The above may sound like a lot but it only takes a few minutes to check, if you do not have the correct Chryler service manuals you should as they are the essential to an easy life.
What you will find from reading the IML and the service manual is that if the engine is flooded wide open throttle (WOT) while cranking will stop fuel delivery completly so only use this if you think the engine is flooded, i find with my car that a light throttle opening helps it to fire up quickly.
This was a frequent problem with early '80s, first generation computerized cars. In most, the ignition and the fuel system are both computer controlled. There are a guzillion reasons why these cars either stop running or won't start. In many cases, the trouble is intermittent and difficult to find. Many Auto Electric shops in the good old USA became very wealthy during the time that these cars were on the road. The sad part is, most of them never really ever figured out what was wrong with the cars. Eventually their owners became annoyed and sold them.
I hate to be so general here, but I know from experience that this was universally true among the big three and most likely others too. My newest Chrysler Product has always been my '68 Imperial. I have '80s offerings from each of the other major manufacturers, and have had occasional problems with both, although the G.M built cars have been much more reliable than the ones from Ford. I still run both of them on a daily basis.
When those Imperials were new, many people had exactly that kind of trouble with them. The cars will run perfectly, and for no apparent reason, quit on the road or refuse to start. Over the years I have found that the folks that were the most successful keeping those cars on the road were the ones who "loved them no matter what".
I have also found that reading the wiring diagrams and understanding where relays and sensors (both vacuum and electronic) are, and understanding what they do helps a lot. Relays with dirty contacts can cause an intermittent problem for years before they actually quit working all together. This is also true of sensors.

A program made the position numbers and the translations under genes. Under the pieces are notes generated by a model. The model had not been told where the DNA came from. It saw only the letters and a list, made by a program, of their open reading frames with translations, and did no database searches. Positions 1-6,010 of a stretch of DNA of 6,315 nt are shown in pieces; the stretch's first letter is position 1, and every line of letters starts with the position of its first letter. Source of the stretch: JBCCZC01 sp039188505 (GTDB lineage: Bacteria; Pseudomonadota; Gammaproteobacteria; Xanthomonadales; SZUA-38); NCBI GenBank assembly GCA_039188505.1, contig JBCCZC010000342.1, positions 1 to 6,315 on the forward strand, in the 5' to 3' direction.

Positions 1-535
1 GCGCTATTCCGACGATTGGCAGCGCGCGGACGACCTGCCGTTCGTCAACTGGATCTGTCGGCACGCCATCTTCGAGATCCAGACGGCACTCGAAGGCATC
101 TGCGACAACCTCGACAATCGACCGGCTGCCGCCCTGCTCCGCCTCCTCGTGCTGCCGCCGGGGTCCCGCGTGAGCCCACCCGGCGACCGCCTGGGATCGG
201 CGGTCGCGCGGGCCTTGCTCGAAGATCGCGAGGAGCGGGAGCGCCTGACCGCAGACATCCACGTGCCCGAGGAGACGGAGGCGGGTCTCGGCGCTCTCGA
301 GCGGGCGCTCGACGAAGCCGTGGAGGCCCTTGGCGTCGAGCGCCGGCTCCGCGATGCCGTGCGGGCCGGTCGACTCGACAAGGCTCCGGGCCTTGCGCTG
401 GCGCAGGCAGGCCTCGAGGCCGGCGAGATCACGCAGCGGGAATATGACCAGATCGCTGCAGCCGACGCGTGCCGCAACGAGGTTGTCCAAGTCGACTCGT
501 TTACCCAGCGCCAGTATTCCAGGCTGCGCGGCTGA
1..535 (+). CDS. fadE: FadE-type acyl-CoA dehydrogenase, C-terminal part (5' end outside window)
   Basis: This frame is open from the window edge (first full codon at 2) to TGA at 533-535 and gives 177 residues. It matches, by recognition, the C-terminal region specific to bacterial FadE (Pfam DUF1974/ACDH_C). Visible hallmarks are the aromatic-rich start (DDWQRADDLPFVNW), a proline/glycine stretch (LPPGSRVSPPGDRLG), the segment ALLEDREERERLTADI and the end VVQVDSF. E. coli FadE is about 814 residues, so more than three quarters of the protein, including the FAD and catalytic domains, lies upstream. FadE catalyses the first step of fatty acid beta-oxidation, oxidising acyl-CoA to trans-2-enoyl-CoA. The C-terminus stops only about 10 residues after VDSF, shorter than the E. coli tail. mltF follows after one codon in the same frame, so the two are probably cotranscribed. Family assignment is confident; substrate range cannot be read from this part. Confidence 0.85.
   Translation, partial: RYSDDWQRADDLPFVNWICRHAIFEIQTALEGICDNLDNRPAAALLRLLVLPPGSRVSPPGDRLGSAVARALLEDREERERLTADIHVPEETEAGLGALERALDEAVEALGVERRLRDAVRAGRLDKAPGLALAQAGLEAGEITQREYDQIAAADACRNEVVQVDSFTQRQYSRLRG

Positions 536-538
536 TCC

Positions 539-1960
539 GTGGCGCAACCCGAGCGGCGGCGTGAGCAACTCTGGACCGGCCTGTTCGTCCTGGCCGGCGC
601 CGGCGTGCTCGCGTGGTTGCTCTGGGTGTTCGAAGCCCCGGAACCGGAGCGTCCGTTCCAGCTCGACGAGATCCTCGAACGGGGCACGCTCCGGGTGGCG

In summary, I would say that there probably is not one thing that anyone here can tell you that will solve your problem. If you love the car, you will become very accustomed to knowing under what condition your car does certain things. Eventually you will be able to make sense out of that information, along with the things that you read and study to make a good stab at finding the faulty part or parts. The other option would be to pay someone else to do that, but I offer this: back during the time that those cars were on the road there were few, if any mechanics that could trouble shoot them. Most people just got taken to the cleaners, and still couldn't depend on their cars to run when they were suppose to.
I believe the asterix means the dash has either been repaired or replaced. That was one of the '80's Imperials big problems. I knew someone that bought an 81 sometime around late '83 & he had the no start problem then. There were times when he would crank it till the battery was nearly dead, then leave it 15-20 minutes & it would start immediately. We worked at the same place, so I had given him a ride over to the Chrysler dealer several times when he brought the car to be fixed. Every time I was there, they had one or two of them in the shop with lots of parts removed & stacked all over the place. I asked the mechanic working on one of them one time I was there what was wrong with them, since every time I was there, they always had at least one like that. He didn't seem to want to volunteer too much info other then to say it wouldn't start. After word came out that the cars had major problems that would require a major retrofit & that the parts to do so were in very short supply & cost $2-3 K to accomplish, he got rid of the Imperial in a hurry at a big loss.
I had an '81 that did this same type of thing. After replacing quite a few things, I found that the control pump was weak. I pulled it apart, cleaned it up, and the car then started great. Cranking the car a long time does no good, because after a short time the computer shuts down the fuel. If it doesn't start within the first few rotations, turn it off and try again. Sometimes turning the key on and off a few times will get the pump to push enough fuel through to start it.